We regret that due to unforeseen circumstances we have had to postpone this evening’s panel event ‘Obstructing the right to protest v. the right to obstructive protest?’.
We apologise for any inconvenience caused and we will be in touch with an alternative date for this event and further details in due course.
You are invited to a panel discussion addressing the recent important Supreme Court judgment in Director of Public Prosecutions v. Ziegler  UKSC 23 and its implications for protest law and the criminalisation of protest.
The Supreme Court judgment makes clear that protests that are deliberately obstructive are not per se unlawful, even where their impact on others is more than minimal. It stands as an important reaffirmation of the right to protest in the face of attempts by the Government to curtail further this fundamental right, including through the proposed Police, Crime, Sentencing and Courts Bill which passed its third reading in the House of Commons on 5 July.
The panel, chaired by Professor Conor Gearty QC, will comprise Blinne Ní Ghrálaigh and Raj Chada who represented the Appellants in Ziegler; Henrietta Cullinan, one of the Appellants in the case; Gracie Bradley, Interim Director of Liberty, and Lord Alf Dubs, a member of Parliament’s Joint Committee on Human Rights, whose recent report concludes that the restrictions on the right to protest in the Police, Crime, Sentencing and Courts Bill are inconsistent with human rights.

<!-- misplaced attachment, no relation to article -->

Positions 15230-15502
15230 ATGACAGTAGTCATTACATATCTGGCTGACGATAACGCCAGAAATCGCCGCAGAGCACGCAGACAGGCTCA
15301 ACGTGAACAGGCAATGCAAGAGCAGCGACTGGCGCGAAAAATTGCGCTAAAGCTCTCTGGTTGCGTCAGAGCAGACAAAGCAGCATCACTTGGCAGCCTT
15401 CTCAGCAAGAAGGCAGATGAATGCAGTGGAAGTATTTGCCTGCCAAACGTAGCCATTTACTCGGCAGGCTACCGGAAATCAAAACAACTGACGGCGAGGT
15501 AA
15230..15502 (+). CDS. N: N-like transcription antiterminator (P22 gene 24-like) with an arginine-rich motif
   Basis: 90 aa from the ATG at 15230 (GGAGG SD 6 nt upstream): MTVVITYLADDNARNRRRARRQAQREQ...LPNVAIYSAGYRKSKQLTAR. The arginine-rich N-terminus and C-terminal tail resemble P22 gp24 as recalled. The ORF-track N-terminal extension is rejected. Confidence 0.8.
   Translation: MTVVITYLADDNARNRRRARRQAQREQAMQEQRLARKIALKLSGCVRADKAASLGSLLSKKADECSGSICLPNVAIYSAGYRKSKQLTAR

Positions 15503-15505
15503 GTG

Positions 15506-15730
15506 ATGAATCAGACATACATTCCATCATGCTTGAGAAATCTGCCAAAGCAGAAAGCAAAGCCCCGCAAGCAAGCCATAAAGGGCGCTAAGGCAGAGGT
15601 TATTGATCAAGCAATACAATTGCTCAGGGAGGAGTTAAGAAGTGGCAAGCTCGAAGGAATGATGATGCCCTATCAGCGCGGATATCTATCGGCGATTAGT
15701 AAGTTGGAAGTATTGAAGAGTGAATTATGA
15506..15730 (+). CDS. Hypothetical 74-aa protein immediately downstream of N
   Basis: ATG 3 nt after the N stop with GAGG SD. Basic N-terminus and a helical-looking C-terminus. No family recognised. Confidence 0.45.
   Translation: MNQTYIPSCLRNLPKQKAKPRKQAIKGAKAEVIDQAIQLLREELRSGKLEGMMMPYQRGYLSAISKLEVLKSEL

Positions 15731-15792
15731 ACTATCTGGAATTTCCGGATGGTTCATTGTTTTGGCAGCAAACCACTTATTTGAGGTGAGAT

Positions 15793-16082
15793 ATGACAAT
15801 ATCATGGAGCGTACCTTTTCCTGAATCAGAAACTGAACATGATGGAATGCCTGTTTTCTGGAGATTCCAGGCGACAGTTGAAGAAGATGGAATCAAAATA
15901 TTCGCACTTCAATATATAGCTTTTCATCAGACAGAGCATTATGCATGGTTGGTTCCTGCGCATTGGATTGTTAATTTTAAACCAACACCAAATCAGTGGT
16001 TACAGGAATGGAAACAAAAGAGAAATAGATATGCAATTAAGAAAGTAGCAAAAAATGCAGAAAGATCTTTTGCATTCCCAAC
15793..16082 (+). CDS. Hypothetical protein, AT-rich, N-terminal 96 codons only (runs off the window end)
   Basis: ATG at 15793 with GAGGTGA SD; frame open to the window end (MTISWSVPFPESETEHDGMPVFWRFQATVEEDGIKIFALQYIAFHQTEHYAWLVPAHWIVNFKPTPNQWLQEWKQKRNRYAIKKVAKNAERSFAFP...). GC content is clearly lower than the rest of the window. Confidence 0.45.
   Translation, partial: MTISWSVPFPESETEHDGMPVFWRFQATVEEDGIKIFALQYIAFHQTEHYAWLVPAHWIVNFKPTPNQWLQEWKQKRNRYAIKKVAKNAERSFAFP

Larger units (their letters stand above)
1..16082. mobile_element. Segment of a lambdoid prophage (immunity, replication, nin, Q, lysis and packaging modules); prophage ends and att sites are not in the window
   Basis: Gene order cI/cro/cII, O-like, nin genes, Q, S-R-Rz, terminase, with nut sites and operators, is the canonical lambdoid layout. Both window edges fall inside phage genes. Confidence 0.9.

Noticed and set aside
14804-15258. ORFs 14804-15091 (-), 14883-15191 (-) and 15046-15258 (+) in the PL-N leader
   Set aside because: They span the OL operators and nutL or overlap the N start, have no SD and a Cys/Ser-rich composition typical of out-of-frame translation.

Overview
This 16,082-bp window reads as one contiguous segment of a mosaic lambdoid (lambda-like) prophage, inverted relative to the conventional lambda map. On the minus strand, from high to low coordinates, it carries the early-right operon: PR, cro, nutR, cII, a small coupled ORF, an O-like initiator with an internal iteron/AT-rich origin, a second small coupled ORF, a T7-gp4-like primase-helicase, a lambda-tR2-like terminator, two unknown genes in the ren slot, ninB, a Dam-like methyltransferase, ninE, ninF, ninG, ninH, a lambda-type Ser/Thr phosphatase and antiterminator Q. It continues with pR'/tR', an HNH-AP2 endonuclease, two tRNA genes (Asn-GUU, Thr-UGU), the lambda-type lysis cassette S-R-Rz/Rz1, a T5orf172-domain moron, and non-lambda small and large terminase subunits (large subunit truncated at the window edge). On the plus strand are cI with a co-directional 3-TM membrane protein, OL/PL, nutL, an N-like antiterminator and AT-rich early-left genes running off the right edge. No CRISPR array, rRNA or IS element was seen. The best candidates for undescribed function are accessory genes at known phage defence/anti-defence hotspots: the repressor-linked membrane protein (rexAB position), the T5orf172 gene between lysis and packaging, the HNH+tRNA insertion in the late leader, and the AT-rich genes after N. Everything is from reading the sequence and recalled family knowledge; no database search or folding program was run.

Conor is Professor of Human Rights Law at LSE and a founding member of Matrix Chambers. He has written many books and articles on the topics of civil liberties, terrorism and human rights. He is Vice-President for Social Sciences at the British Academy, a Member of the Royal Irish Academy and a Bencher of Middle Temple and the King’s Inn.
Gracie is the Interim Director of Liberty, having previously co-led the Policy and Campaigns team at the organisation, as well as advocacy relating to policing. She oversaw Liberty’s response to the Police, Crime, Sentencing and Courts Bill published in March 2021, prior to its second reading in the House of Commons.
Raj is the Head of the Criminal Department at Hodge, Jones and Allen Solicitors (HJA). He specialises in protest cases, representing the Appellants in the Ziegler case as well as the in the recent successful appeal in Thacker and Others v. Regina (the Stansted 15 case). He represents protestors from numerous campaigns including Stop DESI, Extinction Rebellion and Black Lives Matter.
Henrietta is a peace activist, teacher and writer, and was one of the Appellants in Ziegler, prosecuted for her peaceful protest outside the DSEI Arms Fair in London in September 2017.
Lord Alfred Dubs
Lord Dubs is a member of the House of Lords, and of the Joint Committee on Human Rights, which recently reviewed the Police, Crime, Sentencing and Courts Bill. He is a former Chair of Liberty and long-term campaigner for human rights.
Blinne Ní Ghrálaigh
Blinne is a barrister at Matrix, specialising in protest law across criminal, public law and civil proceedings. She acted for the Appellants in Ziegler and in the Stansted 15 case, and represents protesters and campaign groups in numerous other proceedings, including the Colston statue case and the Under Cover Policing Inquiry. Her protest law practice is informed by her extensive expertise in human rights and international law.